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National Wildlife Federation Ad Blitz Urges Gov. Kasich to Protect Drinking Water

Three-week Toledo campaign urges Ohio governor to act to curb harmful algal blooms which last summer left nearly 500,000 Toledo residents without safe drinking water.

The National Wildlife Federation today is launching a three-week radio advertising blitz in Toledo, urging Ohio Gov. John Kasich to take action to protect Lake Erie and Ohio’s drinking water by curbing farm runoff. Farm runoff is fueling a resurgence in harmful algal blooms in Western Lake Erie that last year cut off safe drinking water to nearly a half-million Toledo-area residents for almost three days. 

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The ad campaign, which will run Feb. 11 through Feb. 27, comes as the city marks the six-month anniversary of the drinking water crisis; as the state legislature prepares to hold a hearing in Sylvania, Ohio, on Feb. 12, examining the runoff issue; and as Gov. Kasich prepares to lay out his vision for Ohio in his State of the State address on Feb. 24.

The National Wildlife Federation is calling on Gov. Kasich to act to curb farm runoff—the leading cause of harmful algal blooms in Lake Erie and other inland waters. Rain and snowmelt wash excess fertilizers and manure high in phosphorus off farm fields and into rivers, streams and ultimately inland lakes and Lake Erie, where they feed explosive algal growth that can poison drinking water, kill fish, harm wildlife, and hurt our recreation and tourism industries.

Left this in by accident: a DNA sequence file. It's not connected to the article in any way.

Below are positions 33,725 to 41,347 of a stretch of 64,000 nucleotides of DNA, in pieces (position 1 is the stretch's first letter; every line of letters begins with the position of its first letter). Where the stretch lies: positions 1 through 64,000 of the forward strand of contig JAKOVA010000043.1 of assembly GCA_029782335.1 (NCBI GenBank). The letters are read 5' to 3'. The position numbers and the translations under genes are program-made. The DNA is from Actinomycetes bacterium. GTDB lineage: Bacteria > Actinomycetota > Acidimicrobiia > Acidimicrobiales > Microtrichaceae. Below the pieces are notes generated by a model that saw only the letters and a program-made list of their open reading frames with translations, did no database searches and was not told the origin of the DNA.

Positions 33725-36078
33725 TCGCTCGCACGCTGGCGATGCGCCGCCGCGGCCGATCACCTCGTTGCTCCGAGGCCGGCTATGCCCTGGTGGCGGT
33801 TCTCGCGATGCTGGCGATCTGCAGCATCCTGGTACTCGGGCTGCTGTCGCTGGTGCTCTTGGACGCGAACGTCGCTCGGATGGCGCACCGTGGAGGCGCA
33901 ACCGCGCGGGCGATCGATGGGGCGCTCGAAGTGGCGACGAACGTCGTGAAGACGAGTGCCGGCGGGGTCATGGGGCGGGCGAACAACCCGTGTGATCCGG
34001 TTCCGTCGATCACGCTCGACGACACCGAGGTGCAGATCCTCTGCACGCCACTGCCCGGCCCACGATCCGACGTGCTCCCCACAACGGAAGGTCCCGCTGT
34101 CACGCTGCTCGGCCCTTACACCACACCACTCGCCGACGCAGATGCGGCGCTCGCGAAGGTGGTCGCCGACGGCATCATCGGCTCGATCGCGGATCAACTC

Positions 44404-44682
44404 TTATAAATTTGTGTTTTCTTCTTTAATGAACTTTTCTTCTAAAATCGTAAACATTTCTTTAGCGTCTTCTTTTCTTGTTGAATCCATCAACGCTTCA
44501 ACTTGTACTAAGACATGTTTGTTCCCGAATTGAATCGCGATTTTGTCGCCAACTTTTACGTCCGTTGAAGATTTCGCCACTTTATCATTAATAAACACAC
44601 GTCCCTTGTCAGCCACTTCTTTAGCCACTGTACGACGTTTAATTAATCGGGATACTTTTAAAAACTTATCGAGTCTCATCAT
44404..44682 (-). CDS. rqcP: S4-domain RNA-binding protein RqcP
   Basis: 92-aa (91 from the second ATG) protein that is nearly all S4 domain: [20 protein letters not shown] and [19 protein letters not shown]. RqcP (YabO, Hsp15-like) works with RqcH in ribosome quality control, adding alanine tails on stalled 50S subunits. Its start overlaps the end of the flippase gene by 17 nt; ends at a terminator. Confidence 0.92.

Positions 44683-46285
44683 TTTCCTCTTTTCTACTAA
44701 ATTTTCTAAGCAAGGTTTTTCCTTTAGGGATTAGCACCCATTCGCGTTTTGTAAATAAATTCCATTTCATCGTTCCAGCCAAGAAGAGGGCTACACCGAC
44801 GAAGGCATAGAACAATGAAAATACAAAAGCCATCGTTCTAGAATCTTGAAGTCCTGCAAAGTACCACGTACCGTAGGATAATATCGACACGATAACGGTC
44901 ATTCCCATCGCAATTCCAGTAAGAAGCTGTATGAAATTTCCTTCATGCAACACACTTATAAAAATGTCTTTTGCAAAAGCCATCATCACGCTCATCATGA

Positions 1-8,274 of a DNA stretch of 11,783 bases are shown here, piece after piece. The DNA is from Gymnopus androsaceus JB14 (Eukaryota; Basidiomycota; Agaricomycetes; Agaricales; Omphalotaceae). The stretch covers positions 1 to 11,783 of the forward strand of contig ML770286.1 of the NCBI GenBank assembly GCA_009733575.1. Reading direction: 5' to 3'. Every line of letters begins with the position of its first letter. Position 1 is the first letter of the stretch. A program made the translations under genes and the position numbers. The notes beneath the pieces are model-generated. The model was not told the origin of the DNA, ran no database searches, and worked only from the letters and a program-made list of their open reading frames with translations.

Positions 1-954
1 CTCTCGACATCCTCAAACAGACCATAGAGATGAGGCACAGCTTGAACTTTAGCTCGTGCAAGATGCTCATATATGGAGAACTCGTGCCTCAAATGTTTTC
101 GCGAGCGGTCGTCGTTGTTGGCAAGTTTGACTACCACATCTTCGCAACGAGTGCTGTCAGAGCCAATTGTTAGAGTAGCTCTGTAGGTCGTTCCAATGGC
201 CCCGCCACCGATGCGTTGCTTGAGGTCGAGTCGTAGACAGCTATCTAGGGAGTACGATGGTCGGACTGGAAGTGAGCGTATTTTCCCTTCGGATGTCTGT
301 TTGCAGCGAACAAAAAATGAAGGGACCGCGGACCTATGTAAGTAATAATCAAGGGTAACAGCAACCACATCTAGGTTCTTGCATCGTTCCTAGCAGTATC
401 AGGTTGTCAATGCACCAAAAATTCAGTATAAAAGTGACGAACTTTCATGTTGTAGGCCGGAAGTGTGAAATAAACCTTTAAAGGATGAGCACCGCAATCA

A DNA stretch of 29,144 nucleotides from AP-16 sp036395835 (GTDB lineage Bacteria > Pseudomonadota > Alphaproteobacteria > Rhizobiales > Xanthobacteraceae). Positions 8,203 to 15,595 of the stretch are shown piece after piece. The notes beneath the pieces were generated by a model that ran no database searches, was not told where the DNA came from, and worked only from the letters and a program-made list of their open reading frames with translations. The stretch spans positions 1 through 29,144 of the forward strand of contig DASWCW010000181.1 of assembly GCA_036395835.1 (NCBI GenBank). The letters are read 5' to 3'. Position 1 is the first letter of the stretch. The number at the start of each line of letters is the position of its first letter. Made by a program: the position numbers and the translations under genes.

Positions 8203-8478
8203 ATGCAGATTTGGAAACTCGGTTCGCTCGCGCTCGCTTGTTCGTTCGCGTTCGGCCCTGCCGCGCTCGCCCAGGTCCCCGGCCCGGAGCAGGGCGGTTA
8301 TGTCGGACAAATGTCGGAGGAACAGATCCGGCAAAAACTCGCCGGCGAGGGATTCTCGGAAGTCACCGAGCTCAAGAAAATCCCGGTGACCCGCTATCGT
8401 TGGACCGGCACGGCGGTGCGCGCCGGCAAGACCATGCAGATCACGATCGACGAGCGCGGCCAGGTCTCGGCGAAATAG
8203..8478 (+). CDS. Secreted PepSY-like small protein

The National Wildlife Federation is echoing calls from leading scientists in the United States and Canada, who are recommending phosphorus reductions of at least 40 percent into Western Lake Erie to curb harmful algal blooms. That level of reduction is going to take state support for efforts such as planting buffer strips, crop diversification, wetlands restoration, and smart application of fertilizer.

Toledo resident Frank Szollosi, who manages regional outreach campaigns for the National Wildlife Federation’s Great Lakes Regional Center, will be testifying at the Feb. 12 hearing. Commenting on the Toledo advertising campaign, Szollosi said:

"Six months after the drinking water crisis that left almost half-million citizens without safe drinking water, Ohio citizens deserve to know that this problem is going to be dealt with once and for all. Gov. Kasich has the opportunity to stand up for the 11 million people who depend on Lake Erie for their drinking water, jobs and way of life by putting in place commonsense solutions to curb farm runoff and prevent harmful algal blooms. The governor has taken some positive, modest first steps—but these steps alone will not get us to the 40 percent nutrient reduction that Lake Erie needs. Delay will only make the problem worse and more costly. We have solutions. It’s time to use them. We look forward to working with the governor to protect Lake Erie and our drinking water from future disasters."

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